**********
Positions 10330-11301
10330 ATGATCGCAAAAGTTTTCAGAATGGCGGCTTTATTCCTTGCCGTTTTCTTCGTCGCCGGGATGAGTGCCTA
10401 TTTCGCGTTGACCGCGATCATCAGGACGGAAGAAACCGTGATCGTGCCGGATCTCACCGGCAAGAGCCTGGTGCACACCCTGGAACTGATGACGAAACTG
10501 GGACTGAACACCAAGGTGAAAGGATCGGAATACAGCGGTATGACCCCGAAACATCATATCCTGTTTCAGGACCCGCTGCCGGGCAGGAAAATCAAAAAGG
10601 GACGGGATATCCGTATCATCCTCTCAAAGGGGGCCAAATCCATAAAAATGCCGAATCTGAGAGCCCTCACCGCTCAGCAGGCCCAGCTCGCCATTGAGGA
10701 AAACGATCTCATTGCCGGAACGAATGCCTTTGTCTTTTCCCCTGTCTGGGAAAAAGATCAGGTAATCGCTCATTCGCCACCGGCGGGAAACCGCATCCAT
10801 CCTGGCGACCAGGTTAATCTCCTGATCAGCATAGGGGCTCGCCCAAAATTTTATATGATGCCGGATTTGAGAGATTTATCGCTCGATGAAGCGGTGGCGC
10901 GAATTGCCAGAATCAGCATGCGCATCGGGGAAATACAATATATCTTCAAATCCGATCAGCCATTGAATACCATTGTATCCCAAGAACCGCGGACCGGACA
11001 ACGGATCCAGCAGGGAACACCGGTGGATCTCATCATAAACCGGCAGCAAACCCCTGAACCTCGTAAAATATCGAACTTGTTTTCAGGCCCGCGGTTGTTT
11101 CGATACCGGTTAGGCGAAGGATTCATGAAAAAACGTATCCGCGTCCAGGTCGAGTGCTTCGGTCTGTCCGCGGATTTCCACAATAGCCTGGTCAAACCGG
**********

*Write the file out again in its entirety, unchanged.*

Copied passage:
Positions 10330-11301
10330 ATGATCGCAAAAGTTTTCAGAATGGCGGCTTTATTCCTTGCCGTTTTCTTCGTCGCCGGGATGAGTGCCTA
10401 TTTCGCGTTGACCGCGATCATCAGGACGGAAGAAACCGTGATCGTGCCGGATCTCACCGGCAAGAGCCTGGTGCACACCCTGGAACTGATGACGAAACTG
10501 GGACTGAACACCAAGGTGAAAGGATCGGAATACAGCGGTATGACCCCGAAACATCATATCCTGTTTCAGGACCCGCTGCCGGGCAGGAAAATCAAAAAGG
10601 GACGGGATATCCGTATCATCCTCTCAAAGGGGGCCAAATCCATAAAAATGCCGAATCTGAGAGCCCTCACCGCTCAGCAGGCCCAGCTCGCCATTGAGGA
10701 AAACGATCTCATTGCCGGAACGAATGCCTTTGTCTTTTCCCCTGTCTGGGAAAAAGATCAGGTAATCGCTCATTCGCCACCGGCGGGAAACCGCATCCAT
10801 CCTGGCGACCAGGTTAATCTCCTGATCAGCATAGGGGCTCGCCCAAAATTTTATATGATGCCGGATTTGAGAGATTTATCGCTCGATGAAGCGGTGGCGC
10901 GAATTGCCAGAATCAGCATGCGCATCGGGGAAATACAATATATCTTCAAATCCGATCAGCCATTGAATACCATTGTATCCCAAGAACCGCGGACCGGACA
11001 ACGGATCCAGCAGGGAACACCGGTGGATCTCATCATAAACCGGCAGCAAACCCCTGAACCTCGTAAAATATCGAACTTGTTTTCAGGCCCGCGGTTGTTT
11101 CGATACCGGTTAGGCGAAGGATTCATGAAAAAACGTATCCGCGTCCAGGTCGAGTGCTTCGGTCTGTCCGCGGATTTCCACAATAGCCTGGTCAAACCGG